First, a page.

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Conflicting results in evaluation research studies thus may reflect these program differences (such as the intensity or scope of services or the training of service personnel) or variations in the personal histories or types of problems experienced by the clients served.
This chapter reviews social service interventions and the available evaluations of them, using the selection criteria discussed in Chapter 1, first for child maltreatment, then for domestic violence, and finally for elder abuse.
Six social service interventions for child maltreatment are reviewed in the sections that follow: (1) parenting practices and family support services, (2) school-based sexual abuse prevention, (3) child protective services investigation and casework, (4) intensive family preservation services, (5) child placement services, and (6) individualized service programs.
The sections are keyed to the appendix tables that appear at the end of the chapter.
All three approaches share underlying assumptions that individual characteristics of the child or parent are insufficient to explain the nature and emergence of child maltreatment; each group of models uses a different set of assumptions to examine the interactive processes, perceptions, stresses, and social supports in the family environment.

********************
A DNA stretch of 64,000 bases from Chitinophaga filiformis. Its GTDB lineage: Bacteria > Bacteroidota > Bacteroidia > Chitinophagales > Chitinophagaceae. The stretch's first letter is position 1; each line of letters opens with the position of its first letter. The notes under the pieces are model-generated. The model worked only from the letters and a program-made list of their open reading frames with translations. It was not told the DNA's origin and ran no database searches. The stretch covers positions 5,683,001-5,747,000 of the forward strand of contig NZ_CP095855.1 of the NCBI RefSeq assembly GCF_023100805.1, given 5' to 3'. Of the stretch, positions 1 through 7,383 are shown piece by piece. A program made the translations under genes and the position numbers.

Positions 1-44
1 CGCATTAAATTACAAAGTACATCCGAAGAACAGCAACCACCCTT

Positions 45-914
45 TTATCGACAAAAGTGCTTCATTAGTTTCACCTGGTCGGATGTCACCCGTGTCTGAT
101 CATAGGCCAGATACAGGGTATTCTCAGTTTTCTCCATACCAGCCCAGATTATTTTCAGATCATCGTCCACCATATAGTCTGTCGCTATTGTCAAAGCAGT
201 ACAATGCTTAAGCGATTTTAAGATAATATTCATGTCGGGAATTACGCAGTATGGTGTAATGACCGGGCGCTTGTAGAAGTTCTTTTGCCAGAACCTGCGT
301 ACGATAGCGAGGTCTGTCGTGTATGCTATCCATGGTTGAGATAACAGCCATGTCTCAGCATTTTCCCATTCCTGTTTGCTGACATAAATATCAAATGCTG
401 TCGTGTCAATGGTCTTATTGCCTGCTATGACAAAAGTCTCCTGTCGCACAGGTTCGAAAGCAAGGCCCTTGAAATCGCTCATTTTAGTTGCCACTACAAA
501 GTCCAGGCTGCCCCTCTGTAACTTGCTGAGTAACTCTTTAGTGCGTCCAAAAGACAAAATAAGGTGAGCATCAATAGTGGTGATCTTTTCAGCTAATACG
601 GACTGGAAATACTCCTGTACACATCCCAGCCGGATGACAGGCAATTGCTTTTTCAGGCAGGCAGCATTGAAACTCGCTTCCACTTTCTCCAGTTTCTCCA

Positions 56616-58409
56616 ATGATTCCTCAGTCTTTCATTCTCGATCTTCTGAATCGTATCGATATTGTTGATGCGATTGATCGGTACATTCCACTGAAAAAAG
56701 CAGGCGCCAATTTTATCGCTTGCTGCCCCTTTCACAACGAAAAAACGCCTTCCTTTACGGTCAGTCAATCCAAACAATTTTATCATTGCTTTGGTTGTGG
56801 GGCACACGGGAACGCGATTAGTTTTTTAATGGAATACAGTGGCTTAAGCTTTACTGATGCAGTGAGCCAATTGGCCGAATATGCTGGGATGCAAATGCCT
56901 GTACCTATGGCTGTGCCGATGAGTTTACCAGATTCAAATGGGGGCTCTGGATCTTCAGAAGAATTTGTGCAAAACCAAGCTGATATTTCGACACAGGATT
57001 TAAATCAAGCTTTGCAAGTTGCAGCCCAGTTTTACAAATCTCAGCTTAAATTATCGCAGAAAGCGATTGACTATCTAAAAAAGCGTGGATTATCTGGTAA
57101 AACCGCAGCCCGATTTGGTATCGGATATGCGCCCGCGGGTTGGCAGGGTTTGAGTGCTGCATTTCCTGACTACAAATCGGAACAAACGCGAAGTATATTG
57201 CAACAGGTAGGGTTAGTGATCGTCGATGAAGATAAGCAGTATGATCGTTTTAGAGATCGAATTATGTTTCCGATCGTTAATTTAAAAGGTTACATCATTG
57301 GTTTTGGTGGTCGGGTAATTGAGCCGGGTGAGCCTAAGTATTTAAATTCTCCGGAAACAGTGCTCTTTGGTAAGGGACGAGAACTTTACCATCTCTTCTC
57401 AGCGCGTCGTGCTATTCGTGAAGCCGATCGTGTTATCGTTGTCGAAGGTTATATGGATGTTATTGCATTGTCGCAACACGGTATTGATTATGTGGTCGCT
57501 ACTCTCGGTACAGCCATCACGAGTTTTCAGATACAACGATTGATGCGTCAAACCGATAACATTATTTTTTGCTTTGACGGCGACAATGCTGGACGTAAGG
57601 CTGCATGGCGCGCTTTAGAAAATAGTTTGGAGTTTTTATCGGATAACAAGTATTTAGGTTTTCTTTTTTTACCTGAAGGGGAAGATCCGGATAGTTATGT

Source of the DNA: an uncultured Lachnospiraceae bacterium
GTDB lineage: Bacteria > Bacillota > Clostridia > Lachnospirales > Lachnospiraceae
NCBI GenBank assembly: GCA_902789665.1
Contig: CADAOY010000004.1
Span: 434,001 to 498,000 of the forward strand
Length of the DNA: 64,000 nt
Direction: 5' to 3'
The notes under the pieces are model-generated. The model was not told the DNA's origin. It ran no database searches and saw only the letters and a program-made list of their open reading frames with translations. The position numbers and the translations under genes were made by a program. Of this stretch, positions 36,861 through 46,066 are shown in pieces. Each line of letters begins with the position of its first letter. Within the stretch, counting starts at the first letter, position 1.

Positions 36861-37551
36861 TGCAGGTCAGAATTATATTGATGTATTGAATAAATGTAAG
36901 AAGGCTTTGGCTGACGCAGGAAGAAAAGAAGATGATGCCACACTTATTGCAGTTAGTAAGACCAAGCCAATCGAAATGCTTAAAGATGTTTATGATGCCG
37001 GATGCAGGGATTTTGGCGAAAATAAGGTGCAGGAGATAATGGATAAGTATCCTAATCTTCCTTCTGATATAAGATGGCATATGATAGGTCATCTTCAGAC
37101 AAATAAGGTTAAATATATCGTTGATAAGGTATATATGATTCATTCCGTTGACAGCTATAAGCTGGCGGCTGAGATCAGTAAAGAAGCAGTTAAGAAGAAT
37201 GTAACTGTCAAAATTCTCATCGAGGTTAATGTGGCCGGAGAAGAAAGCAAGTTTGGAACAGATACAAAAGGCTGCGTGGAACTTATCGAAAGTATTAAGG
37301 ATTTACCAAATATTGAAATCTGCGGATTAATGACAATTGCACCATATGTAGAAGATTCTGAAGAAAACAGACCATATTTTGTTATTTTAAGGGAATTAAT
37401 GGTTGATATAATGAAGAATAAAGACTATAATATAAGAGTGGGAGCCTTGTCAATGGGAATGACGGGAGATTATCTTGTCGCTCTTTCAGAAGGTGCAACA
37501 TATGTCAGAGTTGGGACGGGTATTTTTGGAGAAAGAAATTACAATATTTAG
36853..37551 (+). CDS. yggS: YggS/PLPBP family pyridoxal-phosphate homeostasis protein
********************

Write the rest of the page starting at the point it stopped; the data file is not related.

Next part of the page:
Theorists have considered specific factors that appear to play a significant role in the different models: social isolation (De Panfilis, 1996; Kennedy, 1991; Ammerman, 1989), stress (Fanshel et al., 1992; Kennedy, 1991), mental health disorders (Mc Cord, 1983), lack of knowledge about child development and rearing (Wolfe, 1987), contributing child behavior (including the lack of knowledge of self-protective behaviors) (Fanshel et al., 1992), and social and individual characteristics such as poverty and substance abuse.
Nevertheless, the specific interventions discussed in this chapter have been identified by the field, and the evaluation literature has evolved from these services as they are identified.
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Such activities include parent support groups, parent education, home visiting, mental health, and other concrete social support and therapeutic services.
Programs targeting children include skill-building around resistance to maltreatment, conflict management skills, and therapeutic interventions.
All of these interventions are designed to address the social support and safety needs of individuals and families, but they often have different focal points in meeting the needs of their clients.
Their goals include the protection of children and vulnerable adults; the enhancement of parents' ability to support and care for their children; the preservation of families; and the development of resources and networks to enhance family functioning, the safety of women, and the care of children and the elderly.